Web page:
For grow-your-own enthusiasts, there's nothing worse than going to your vegetable plot in the garden or allotment to find that your onions and shallots have bolted. But don’t feel like your hard work, planning and planting have been wasted – you can still harvest a good crop, but the vegetables may just be a little smaller.
What is bolting?
Bolting is the term used for when a vegetable plant starts to seed or flower before it should. Onions and shallots are a biennial crop, meaning that they grow in the first year and flower in the second. When an onion or shallot bolts, it grows a flower in the first year.
Why do onions and shallots bolt?
Onions and shallots, along with garlic, are all part of the Allium family, a plant that naturally flowers once every two years. But bolting isn't welcome on your patch when you're trying to grow lots of good-quality bulbs to eat.
How to avoid onions and shallots bolting
The best thing you can do to avoid bolting is to plant 'heat treated' sets. Our hardy heat-treated onion sets include:
- New Fen Globe
- Fen Early
- Red Fen
- Red Ray
They are all available to buy between autumn and spring. These special sets have been exposed to high temperatures in a controlled zone, making them extremely resistant to bolting.
Our heat-treated onion sets can be planted from mid-March. They arrive with us after a minimum of 12 weeks of heat treatment, ready for immediate despatch and immediate planting into pre-warmed soil. Prepare your planting bed and warm your soil from mid-February by using fleece or plastic cloches or covering the ground with fleece that’s securely held down with pegs. Plant the onions as described and keep the cloche or fleece on for the first few weeks. Remove once the plant tip has started growing.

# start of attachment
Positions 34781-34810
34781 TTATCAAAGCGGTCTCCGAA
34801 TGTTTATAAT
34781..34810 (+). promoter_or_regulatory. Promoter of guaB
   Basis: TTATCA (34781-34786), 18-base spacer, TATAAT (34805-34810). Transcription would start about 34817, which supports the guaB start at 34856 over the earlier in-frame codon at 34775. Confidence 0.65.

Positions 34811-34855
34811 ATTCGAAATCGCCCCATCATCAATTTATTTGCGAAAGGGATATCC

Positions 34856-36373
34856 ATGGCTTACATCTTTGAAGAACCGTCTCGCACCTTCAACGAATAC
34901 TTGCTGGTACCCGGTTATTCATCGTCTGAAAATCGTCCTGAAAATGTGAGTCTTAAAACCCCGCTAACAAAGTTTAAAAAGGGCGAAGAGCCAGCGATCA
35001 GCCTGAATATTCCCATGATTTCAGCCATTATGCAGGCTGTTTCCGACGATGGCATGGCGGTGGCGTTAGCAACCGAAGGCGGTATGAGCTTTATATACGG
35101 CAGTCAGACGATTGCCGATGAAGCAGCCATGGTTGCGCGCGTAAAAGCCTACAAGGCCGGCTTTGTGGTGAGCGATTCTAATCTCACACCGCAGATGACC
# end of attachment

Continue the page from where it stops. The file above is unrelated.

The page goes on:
There are lots of varieties of onions and shallots available with good resistance to bolting. These include:
What to do if your onions and shallots bolt
If you notice that the onion and shallots that you're growing have started to bolt, there's no need to panic; here are some tips to help:
- As soon as you see onions and shallots develop flower heads you should snip off the flower at the top of the stalk. Or if the stalk is quite thick, snip it all off about 1 inch (2.5cm) above the bulb but not the leaves. Doing this stops the plant from wasting energy on making seeds.
- Once you've snipped the flowers, the bulb can be left in the ground or harvested. Onions or shallots that are left in the ground won't develop any further, so it’s a good way of keeping plants until you want to use them.
- If an onion has bolted, you don’t need to wait until the foliage turns brown before you harvest. Leaving them that long could cause the bulb to start to rot or become woody.
- If some of your onions or shallots have bolted but others haven't, always harvest the bolted ones first. The un-bolted bulbs have a good chance of going on to reach full maturity and can be harvested later. Bolted onions will keep for a week or so in the cupboard, but it's best to use them straight away while they're fresh. If there are too many to use within seven days, they can be chopped and frozen for future dishes.